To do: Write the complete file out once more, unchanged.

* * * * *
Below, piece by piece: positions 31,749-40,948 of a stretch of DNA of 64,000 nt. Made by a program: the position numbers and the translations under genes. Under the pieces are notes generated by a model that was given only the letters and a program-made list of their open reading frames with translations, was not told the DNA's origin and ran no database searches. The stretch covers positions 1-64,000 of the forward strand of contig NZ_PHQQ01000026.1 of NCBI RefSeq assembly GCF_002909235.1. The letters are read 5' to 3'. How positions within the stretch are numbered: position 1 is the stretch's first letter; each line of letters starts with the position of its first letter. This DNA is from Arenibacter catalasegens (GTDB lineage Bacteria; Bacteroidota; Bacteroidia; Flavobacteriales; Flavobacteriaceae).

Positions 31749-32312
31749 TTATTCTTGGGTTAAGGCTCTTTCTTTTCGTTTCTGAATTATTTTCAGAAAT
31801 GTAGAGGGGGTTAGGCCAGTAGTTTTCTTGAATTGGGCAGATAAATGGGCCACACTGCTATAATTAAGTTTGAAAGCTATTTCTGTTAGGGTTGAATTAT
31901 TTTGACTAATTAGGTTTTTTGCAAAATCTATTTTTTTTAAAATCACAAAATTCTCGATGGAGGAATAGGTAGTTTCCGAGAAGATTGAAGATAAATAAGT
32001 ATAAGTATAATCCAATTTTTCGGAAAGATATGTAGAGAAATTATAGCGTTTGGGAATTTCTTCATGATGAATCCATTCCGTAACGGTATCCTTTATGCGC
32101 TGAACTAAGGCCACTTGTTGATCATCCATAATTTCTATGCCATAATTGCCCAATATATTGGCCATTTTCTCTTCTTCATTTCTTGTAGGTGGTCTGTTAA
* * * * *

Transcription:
Below, piece by piece: positions 31,749-40,948 of a stretch of DNA of 64,000 nt. Made by a program: the position numbers and the translations under genes. Under the pieces are notes generated by a model that was given only the letters and a program-made list of their open reading frames with translations, was not told the DNA's origin and ran no database searches. The stretch covers positions 1-64,000 of the forward strand of contig NZ_PHQQ01000026.1 of NCBI RefSeq assembly GCF_002909235.1. The letters are read 5' to 3'. How positions within the stretch are numbered: position 1 is the stretch's first letter; each line of letters starts with the position of its first letter. This DNA is from Arenibacter catalasegens (GTDB lineage Bacteria; Bacteroidota; Bacteroidia; Flavobacteriales; Flavobacteriaceae).

Positions 31749-32312
31749 TTATTCTTGGGTTAAGGCTCTTTCTTTTCGTTTCTGAATTATTTTCAGAAAT
31801 GTAGAGGGGGTTAGGCCAGTAGTTTTCTTGAATTGGGCAGATAAATGGGCCACACTGCTATAATTAAGTTTGAAAGCTATTTCTGTTAGGGTTGAATTAT
31901 TTTGACTAATTAGGTTTTTTGCAAAATCTATTTTTTTTAAAATCACAAAATTCTCGATGGAGGAATAGGTAGTTTCCGAGAAGATTGAAGATAAATAAGT
32001 ATAAGTATAATCCAATTTTTCGGAAAGATATGTAGAGAAATTATAGCGTTTGGGAATTTCTTCATGATGAATCCATTCCGTAACGGTATCCTTTATGCGC
32101 TGAACTAAGGCCACTTGTTGATCATCCATAATTTCTATGCCATAATTGCCCAATATATTGGCCATTTTCTCTTCTTCATTTCTTGTAGGTGGTCTGTTAA